Teaching load could put female scientists at career disadvantage
Female academics report spending more time on teaching and public-engagement tasks, and less time on research, than their male counterparts, according to a survey of UK university staff in science-based subjects.
The study of 2,495 male and 2,374 female academics at 43 UK institutions, published by the London-based charity Equality Challenge Unit (ECU) on 5 April, found that the gender difference was small but statistically significant. This was the case even when the effects of factors such as age, seniority and contract type were accounted for.
The finding echoes past research, which found that teaching and non-research-related administrative tasks have a greater impact on women’s careers than men’s, says Elizabeth Pollitzer, director of Portia, a non-profit organization in London that seeks to address gender issues in science.
If men spend more time on research, this could improve their career prospects when research productivity is used as a proxy for scientific merit, “which is nearly always”, says Pollitzer. It could also help to explain why many bibliometric studies have reported lower research productivity for women than for men, she adds.
In interviews following up on the survey, academics suggested that women’s increased focus on teaching and public engagement might put them at a disadvantage, not only because these activities take time away from research, but also because they carry less academic prestige.
Time allocation was self-reported, so it may not accurately reflect real workload, says Meg Urry, an astronomer at Yale University in New Haven, Connecticut, and an advocate for women’s advancement in science. The results could instead reflect the fact that women, more than men, place a high priority on teaching, says Urry. But no one knows what balance of teaching and research is best for science overall, she adds.
The report recommends that institutions examine whether there is a gender difference in how responsibilities are allocated within departments and examine whether their current workload allocation systems are benefiting all staff. The authors also recommend that promotion criteria should include performance in teaching and other non-research academic areas.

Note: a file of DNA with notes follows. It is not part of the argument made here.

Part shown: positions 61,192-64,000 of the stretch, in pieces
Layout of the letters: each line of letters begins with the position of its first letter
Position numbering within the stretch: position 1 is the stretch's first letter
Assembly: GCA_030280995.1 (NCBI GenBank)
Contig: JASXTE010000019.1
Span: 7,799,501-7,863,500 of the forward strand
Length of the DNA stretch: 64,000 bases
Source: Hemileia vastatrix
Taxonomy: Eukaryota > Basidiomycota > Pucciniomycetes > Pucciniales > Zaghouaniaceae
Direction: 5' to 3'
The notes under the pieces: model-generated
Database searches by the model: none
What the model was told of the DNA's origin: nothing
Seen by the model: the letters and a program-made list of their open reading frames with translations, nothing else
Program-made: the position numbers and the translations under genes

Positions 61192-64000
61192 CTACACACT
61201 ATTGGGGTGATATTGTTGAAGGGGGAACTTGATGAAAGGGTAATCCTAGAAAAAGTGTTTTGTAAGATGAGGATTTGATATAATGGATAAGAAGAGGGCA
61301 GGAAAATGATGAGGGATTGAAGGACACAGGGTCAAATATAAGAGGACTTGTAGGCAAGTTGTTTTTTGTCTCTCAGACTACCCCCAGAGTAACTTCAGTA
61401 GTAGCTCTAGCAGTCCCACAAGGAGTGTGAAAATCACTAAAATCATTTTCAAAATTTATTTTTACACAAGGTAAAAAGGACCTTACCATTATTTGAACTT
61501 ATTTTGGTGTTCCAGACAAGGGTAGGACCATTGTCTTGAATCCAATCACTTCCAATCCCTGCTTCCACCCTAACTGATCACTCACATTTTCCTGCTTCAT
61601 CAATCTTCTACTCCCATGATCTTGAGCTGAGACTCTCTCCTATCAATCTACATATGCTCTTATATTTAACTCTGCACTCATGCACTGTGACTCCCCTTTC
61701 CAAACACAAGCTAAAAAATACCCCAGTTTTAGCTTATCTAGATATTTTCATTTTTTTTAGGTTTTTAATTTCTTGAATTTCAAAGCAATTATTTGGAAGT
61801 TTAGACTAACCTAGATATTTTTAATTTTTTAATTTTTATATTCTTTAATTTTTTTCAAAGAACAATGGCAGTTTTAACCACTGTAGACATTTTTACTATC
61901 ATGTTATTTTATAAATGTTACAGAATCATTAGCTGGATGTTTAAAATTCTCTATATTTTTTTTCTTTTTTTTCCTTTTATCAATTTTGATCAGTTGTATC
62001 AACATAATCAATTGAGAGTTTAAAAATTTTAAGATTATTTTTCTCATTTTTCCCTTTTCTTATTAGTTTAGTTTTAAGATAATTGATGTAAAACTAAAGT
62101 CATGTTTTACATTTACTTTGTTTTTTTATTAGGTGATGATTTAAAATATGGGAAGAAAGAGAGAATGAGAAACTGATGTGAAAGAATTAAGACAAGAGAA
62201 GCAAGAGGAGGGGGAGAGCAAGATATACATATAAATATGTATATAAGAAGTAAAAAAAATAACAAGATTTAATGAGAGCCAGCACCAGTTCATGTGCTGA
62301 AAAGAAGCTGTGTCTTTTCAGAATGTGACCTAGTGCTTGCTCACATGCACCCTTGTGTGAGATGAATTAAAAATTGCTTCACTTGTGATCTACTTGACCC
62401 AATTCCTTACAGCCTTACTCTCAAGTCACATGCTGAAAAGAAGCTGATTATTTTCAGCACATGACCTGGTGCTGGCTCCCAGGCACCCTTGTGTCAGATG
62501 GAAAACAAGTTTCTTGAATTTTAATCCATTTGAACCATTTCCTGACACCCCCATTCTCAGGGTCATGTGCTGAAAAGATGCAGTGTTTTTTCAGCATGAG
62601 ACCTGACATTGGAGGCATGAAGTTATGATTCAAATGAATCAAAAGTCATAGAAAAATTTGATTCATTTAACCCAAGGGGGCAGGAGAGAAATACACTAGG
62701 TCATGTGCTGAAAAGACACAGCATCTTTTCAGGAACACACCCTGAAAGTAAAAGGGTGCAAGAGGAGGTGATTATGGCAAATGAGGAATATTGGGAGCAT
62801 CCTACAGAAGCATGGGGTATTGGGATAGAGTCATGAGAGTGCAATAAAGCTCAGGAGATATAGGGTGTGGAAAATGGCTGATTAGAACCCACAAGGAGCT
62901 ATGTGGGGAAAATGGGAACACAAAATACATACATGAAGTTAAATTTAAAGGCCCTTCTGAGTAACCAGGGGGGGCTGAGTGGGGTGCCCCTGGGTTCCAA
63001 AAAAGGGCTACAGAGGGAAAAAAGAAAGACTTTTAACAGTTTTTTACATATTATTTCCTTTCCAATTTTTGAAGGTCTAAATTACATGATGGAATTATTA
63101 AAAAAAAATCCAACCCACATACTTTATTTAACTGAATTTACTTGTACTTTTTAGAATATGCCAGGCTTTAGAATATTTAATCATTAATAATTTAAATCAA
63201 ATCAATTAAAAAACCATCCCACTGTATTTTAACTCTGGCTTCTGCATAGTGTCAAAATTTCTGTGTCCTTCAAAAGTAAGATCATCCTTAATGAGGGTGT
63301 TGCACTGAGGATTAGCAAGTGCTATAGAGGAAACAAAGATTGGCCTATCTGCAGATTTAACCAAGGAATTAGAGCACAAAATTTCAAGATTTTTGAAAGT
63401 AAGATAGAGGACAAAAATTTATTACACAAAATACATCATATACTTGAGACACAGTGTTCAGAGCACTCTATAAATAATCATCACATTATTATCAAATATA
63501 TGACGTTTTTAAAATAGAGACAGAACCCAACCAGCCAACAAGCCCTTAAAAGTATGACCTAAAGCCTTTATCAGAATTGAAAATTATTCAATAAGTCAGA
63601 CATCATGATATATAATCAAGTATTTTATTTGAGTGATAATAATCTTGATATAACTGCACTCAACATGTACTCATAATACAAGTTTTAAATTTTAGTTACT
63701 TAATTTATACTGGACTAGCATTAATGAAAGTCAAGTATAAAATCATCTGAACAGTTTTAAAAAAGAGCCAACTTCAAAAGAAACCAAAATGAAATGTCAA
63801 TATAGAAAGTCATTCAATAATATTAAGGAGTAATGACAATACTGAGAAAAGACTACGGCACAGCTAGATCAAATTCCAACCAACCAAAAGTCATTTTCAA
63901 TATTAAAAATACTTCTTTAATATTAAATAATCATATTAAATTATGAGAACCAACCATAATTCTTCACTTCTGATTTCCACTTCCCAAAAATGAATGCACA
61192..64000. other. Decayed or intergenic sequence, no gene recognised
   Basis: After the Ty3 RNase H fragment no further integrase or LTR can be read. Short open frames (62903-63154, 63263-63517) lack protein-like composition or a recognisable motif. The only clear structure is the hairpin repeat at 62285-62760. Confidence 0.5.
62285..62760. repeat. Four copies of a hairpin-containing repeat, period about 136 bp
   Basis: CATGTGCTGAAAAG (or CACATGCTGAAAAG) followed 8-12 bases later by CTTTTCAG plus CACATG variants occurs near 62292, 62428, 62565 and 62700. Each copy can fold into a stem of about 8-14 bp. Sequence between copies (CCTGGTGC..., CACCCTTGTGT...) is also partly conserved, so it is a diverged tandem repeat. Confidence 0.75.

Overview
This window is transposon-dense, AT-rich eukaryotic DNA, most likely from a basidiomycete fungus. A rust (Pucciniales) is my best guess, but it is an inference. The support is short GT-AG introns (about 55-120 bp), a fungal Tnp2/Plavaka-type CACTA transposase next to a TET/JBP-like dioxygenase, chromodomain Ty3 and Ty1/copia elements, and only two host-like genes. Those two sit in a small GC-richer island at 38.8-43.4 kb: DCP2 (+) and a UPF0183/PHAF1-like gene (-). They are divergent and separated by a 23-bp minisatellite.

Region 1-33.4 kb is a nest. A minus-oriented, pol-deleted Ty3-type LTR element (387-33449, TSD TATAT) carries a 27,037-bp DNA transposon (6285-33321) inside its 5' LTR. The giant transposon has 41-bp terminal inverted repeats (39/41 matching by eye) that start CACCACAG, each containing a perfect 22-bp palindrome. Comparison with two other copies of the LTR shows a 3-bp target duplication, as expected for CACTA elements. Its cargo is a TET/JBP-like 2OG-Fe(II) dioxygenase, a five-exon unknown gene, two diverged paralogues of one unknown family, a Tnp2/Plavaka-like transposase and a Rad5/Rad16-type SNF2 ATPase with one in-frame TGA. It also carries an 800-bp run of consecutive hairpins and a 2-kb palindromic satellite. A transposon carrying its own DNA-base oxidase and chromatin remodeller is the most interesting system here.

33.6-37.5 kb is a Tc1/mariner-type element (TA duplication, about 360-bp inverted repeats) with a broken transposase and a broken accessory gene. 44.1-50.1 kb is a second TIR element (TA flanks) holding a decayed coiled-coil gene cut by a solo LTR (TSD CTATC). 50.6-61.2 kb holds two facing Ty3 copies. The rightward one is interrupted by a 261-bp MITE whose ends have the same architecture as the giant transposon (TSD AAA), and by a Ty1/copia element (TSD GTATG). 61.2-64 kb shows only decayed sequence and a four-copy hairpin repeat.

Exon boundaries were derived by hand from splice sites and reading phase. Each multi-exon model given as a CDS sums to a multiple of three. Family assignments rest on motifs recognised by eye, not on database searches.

Significant differences emerged in men and women’s perceptions of how much support and encouragement they receive. Women were more likely to report that men have better access to professional development, such as mentoring, than women have, and that men receive more invitations to conferences. Men tended to see no such advantage for themselves.
Similarly, almost half of men — 47.3% — believed that neither gender found it easier to obtain a senior post; just 23% of women agreed. Meanwhile, 59.7% of men reported that they had been encouraged or invited to apply for a promotion or a higher-grade job, compared with 48.8% of female respondents.
Academics who belong to more than one minority group, reported being at the greatest disadvantage. Black or minority-ethnic women were the least likely to be in a senior position, such as the head of their school, division or department, and also the least likely to report having been formally invited for promotion or encouraged to undertake activities that would develop their careers.
The survey is the first in the long-standing Athena Survey of Science, Engineering and Technology (ASSET) series to describe how gender and four other characteristics — ethnicity, sexual orientation, disability and age — intersect. “The survey shows clearly the heavier impact of multiple categories of disadvantage,” says Urry. “Women do worse than men, people of colour do worse than white people and women of colour get a double whammy. Ditto with respect to the LGBTQ community, the disabled and other minority groups.”